Here is some information on debugging Makefiles:
showing symbol values, and showing file dependencies
There's a good Dr. Dobbs article on this topic, by John Graham-Cumming, at:
or printable, all-in-one page, at http://www.embedded.com/columns/technicalinsights/197003517?printable=true
This article describes some macros you can put in your Makefiles to show you the values of symbols, and to show the dependencies that led to a particular target being built. This is handy if you have a complex Makefile that you are trying to debug.
John has also written a Makefile Debugger.
The following articles describe the debugger and how to use it:
The following resources are needed to use the debugger:
- Download gmsl (a library of gnu make stuff), from http://gmsl.sf.net/
- Download gmd (the debugger itself), from http://gmd.sf.net/
Expand the tarballs from these, and place __gmsl, gmsl and gmd in the directory with the Makefile you wish to debug.
Add the following lines to your Makefile:
"remake", is "A patched GNU make with a debuger, better tracing and error reporting" (based on GNU make 3.80).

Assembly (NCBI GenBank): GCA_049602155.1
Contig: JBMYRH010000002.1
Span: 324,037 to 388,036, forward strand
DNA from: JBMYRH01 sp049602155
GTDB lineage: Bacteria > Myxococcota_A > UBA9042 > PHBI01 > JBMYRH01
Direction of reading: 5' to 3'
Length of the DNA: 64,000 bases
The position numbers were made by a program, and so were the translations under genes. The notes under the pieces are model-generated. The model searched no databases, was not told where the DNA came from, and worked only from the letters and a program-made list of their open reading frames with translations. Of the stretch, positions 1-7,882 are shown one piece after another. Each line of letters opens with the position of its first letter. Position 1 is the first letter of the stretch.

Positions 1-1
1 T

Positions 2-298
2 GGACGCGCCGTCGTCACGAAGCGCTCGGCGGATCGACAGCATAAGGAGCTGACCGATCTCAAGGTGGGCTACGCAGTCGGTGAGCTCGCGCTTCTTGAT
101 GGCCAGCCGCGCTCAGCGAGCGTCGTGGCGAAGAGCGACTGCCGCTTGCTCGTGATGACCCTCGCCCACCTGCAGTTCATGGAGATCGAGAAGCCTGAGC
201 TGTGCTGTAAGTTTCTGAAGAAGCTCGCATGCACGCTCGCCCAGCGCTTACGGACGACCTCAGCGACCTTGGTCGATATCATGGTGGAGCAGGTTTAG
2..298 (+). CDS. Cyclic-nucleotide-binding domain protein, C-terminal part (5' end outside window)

Development seems to have stopped, though.
Debugging a kernel build
There are several Kernel makefile tricks which are helpful for debugging a kernel build.
Try "make V=1 [<rest of make args...>]" to see all the full-length commands used to build the kernel.
Sometimes, if a particular step is breaking and you don't understand why, you can copy-and-paste from this verbose command output (to the shell command line). To do this you need to make sure you are in the correct source directory, and that all required files are present.
To see why a particular target is being build, use "make V=2". This is quite useful when a small change results in much more being build than you expected.
Building in a separate directory
Use the variable KBUILD_OUTPUT either as an environment variable or on the make command line, if you wish to put the build output into a separate directory from the source. This can be useful for several reasons, including when you want to build for multiple architectures from the same source, or when you wish to avoid cluttering up the source tree with object files, libraries and other generated files (to make diffs easier).